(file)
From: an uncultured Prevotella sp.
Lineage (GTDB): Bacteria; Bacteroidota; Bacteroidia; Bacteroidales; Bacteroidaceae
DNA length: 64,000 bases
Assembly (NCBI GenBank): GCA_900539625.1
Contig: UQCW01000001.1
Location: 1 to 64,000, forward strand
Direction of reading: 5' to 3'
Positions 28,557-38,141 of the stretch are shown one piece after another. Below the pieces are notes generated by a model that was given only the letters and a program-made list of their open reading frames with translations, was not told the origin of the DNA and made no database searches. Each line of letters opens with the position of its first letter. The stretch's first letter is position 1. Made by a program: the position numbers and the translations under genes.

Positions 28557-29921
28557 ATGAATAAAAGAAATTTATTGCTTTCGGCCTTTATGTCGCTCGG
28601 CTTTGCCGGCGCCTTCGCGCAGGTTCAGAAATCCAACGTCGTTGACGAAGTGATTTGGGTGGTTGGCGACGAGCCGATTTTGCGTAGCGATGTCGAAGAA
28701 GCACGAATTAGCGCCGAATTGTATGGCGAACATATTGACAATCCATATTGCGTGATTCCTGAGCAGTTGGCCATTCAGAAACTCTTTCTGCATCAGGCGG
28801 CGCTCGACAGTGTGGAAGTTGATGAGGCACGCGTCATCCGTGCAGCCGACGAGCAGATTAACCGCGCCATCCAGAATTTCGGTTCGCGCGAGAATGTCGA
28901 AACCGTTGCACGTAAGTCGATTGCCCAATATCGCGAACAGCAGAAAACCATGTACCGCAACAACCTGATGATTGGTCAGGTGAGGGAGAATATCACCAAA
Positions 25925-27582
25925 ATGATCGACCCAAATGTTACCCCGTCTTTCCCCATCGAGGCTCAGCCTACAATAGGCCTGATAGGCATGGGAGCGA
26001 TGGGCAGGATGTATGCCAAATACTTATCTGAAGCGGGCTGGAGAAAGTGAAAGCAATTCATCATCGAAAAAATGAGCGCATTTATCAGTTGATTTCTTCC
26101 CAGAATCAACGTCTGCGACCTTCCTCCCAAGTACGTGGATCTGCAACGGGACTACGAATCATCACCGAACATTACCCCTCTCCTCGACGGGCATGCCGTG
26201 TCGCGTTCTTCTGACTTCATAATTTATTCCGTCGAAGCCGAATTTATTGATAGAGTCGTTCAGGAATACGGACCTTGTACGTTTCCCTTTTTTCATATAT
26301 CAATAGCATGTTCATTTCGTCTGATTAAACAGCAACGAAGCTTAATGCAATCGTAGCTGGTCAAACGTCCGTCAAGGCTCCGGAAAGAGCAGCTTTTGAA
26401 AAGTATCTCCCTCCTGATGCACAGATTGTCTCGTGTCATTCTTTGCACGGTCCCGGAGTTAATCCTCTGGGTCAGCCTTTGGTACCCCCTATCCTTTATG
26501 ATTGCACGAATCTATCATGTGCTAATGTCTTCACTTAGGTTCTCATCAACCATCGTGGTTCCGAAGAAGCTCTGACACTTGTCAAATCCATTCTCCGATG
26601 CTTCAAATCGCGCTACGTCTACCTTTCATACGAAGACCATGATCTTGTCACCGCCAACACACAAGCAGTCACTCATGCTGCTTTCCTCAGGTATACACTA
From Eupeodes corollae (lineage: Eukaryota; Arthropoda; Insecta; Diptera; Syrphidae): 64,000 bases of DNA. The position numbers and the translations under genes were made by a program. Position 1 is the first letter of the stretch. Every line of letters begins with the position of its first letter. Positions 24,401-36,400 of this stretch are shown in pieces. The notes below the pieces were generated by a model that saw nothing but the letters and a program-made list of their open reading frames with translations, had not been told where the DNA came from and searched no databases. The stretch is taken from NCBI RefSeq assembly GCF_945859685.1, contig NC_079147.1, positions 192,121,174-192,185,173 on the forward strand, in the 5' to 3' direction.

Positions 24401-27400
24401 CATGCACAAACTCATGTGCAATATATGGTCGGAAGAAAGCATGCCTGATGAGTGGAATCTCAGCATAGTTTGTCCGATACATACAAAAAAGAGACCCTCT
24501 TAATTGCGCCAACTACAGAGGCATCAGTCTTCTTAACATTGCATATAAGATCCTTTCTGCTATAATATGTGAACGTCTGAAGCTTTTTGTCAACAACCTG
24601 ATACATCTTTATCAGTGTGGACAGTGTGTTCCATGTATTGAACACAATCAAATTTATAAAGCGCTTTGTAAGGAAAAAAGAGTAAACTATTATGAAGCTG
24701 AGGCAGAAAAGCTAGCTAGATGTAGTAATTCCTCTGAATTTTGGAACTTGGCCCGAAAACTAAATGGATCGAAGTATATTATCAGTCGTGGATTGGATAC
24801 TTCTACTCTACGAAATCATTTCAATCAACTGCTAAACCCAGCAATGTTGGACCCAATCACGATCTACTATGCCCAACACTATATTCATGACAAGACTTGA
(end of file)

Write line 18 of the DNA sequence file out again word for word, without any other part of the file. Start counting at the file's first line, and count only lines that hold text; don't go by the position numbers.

26101 CAGAATCAACGTCTGCGACCTTCCTCCCAAGTACGTGGATCTGCAACGGGACTACGAATCATCACCGAACATTACCCCTCTCCTCGACGGGCATGCCGTG